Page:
Its 1,699m summit covered with snow in winter, Mont Lozère – known as ‘The Mountain of Springs’ – is purple with heather come autumn. Cross-country skiing is popular on the mountain at Mas de la Barque and Bleymard-Mont Lozère while summer brings hordes of ramblers to the magnificent walking trails.
Tumbling rivers and streams rush through deep, rugged ravines. Beech trees, fir plantations, oaks and, importantly for local cuisine, groves of chestnut trees – known locally as ‘bread trees’ – dot the ruggedly barren hills, whose carefully terraced slopes allowed the cultivation of mulberry bushes – ‘`The Golden Tree’ – needed for the silk industry on which local fortunes were once built.
Pretty little hamlets seemingly grow out of the rock itself. Every turn in the road produces new delights, especially along the Corniche des Cévennes, which winds its way between Florac and Saint Jean-du-Gard.
Up on the mountain, church bells still summon visitors, as they did pilgrims lost in torment back in ancient times while a swarm of loose-knit arts communities has transformed the area into an Eldorado for painters, sculptors and other creative people.
Ancient tribes flourished here. The Cévennes boast France’s second most important menhir sites, after those of Brittany. Once a protestant stronghold, the region saw much strife during France’s religious wars.
The infant River Tarn is born way up on the smooth flanks of Mont Lozère, glides under the arches of the Pont de Montvert, then white-waters its way past Ispagnac, furiously carving its way over the limestone karst.
This process, which began millions of years ago, created the truly spectacular route of the Gorges du Tarn, officially rated as a ‘Grand Site Naturel Classe’.
53 remarkable kilometres wend their dizzying way through Rozier, passing the imposing Château de Castelbouc, and the delightful riverside village of La Malène.
100 metres underground, the caves at Aven Armand, which were discovered in 1897 by Louis Armand, have more than 400 stalagmites – including the largest known one in the world.
On its journey, the Tarn has created islands in the sky – the magnificent Grands Causses, high plateaux that are even less populated (at just even people per square kilometre) than the rest of this sparsely settled region.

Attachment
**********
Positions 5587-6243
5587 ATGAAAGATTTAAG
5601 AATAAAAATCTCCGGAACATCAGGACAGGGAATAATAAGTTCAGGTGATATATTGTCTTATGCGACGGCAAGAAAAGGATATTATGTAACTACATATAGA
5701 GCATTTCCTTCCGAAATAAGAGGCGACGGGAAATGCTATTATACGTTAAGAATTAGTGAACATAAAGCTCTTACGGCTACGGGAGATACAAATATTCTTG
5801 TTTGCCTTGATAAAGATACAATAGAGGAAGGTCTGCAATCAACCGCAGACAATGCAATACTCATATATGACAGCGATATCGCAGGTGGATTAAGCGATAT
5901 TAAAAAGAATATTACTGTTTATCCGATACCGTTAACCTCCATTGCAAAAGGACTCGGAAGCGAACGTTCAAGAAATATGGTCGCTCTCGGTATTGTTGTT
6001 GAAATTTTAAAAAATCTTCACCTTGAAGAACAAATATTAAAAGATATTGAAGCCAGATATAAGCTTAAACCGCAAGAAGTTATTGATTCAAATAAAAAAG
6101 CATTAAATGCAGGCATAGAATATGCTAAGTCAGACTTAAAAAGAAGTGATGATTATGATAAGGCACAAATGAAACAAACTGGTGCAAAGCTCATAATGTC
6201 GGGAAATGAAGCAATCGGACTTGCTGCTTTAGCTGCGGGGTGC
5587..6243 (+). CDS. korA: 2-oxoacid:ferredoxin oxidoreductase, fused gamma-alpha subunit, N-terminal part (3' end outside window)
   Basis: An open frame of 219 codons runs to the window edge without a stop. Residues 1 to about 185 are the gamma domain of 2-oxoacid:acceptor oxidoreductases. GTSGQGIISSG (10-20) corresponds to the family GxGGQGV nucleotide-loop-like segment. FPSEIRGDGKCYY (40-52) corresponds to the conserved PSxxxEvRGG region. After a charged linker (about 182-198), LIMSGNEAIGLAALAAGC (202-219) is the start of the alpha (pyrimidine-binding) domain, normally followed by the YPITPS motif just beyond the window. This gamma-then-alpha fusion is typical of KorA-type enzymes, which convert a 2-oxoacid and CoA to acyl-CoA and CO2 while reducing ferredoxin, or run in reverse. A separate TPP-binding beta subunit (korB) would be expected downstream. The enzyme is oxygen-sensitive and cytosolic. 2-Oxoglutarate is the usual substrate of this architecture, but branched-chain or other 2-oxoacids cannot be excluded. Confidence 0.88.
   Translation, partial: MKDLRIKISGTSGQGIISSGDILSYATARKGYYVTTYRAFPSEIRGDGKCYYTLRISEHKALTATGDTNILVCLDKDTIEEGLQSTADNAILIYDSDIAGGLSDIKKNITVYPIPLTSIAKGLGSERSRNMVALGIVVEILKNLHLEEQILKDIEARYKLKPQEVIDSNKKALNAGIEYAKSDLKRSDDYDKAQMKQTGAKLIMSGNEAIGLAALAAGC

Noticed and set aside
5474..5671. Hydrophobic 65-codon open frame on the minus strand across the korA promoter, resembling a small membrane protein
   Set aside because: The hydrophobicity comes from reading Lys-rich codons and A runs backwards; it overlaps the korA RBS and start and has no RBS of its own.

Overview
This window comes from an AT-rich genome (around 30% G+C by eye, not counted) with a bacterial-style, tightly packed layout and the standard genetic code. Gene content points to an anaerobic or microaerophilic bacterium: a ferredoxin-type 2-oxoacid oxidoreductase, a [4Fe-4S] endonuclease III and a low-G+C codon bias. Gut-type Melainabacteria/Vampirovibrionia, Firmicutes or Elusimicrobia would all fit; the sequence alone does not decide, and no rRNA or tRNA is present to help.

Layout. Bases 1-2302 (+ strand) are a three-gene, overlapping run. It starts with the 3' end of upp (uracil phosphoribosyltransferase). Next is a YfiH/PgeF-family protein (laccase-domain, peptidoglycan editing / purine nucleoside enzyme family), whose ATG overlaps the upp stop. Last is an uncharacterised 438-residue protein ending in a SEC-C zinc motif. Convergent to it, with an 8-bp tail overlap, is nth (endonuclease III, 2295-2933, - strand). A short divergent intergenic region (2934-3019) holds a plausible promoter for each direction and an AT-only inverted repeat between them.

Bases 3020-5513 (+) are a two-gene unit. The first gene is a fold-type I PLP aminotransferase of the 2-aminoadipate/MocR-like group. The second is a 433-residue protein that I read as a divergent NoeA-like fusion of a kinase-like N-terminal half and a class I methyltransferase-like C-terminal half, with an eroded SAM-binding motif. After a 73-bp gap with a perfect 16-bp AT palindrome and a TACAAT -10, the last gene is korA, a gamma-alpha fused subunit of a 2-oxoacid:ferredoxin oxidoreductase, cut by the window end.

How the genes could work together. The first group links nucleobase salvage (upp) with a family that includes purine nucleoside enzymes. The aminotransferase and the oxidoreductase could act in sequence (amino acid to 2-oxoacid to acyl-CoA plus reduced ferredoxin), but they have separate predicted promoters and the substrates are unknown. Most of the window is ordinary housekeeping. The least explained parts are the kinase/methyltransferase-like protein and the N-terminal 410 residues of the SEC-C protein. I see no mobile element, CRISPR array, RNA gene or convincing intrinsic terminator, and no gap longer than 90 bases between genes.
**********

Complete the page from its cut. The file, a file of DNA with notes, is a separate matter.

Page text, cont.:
The grandest of the Causses is Sauveterre, in the north; in the south there is Méjean. Both are truly spectacular. There are awesome caves here, such as the outstanding grotto of Dargilan.
In the south of the department, the River Jonte follows a more secretive itinerary but it is no less spectacular. If you can’t find it, ask the languorously circling vultures – they know the way.
Widely recognised as one of Europe’s prettiest rivers, the Lot is at its most spectacular from its source 1,214m above sea level at the foot of Mont Lozère and on its east/west passage through the Lozère department for 90km on its way to joining the far-off Garonne, at an altitude of just 29m, after a journey of 481km.
Mende, the department’s attractive and historic main town, is set on this wonderful waterway, which can be crossed here on a magnificent 12 Century bridge, which is overlooked by the imposing and grandiosely named Basilique Notre-Dame et Cathedrale Saint-Privat.
Outstanding architectural gems abound along the valley – ancient houses, mighty Châteaux and imposing churches vie for attention. Take time for site visits and look out for the impressive barrel-vaulted interiors as well as the distinctive painted facades that are a unique element of the local architectural style.
Strung along the valley are fertile little farms, charming villages and small towns, such as Bagnols les Bains, Chanac and La Canourgue, the latter laying host to a colourful Festival of the Singles each spring. Some 22 communes in all are recognised as part of the Pays d’art et d’histoire de la Haute Vallée du Lot (Art and History Country of the High Lot Valley)
Architecture is a major attraction throughout the department, solidly built from locally quarried stone – limestone up on the Causses plateaux, schist in the Cévennes and granite in the Aubrac and Margeride. The villages of the Lozère are rightly recognised as being among the most beautiful in all France.
Two of them have been granted the coveted accolade formally: Saint Enemie, nestling in the heart of the Gorges du Tarn since the 6 Century, and the historic fortified village of La Garde Guérin.
Many others would be worthy of such recognition: Pont de Montvert, through which flows the infant River Tarn; Florac, which sits with its imposing château at the gateway to the Cévennes national park; Langogne, with its forest of red roofs; Nasbinals, with its solid granite and basalt houses clustered around a picturesque Romanesque church.
Just five minutes off the A75 autoroute are the ‘villages étapes’ stopovers of La Canorgue and Aumont-Aubrac, while the two ‘green pearls’, Saint Chély d’Apcher and Marvejols are also not to be missed.
Take to the waters
2,700 kilometres of first-class rivers and streams, make for an angler’s heaven. Conserving stocks to ensure a healthy future, the number of ‘no kill’ areas has steadily increased.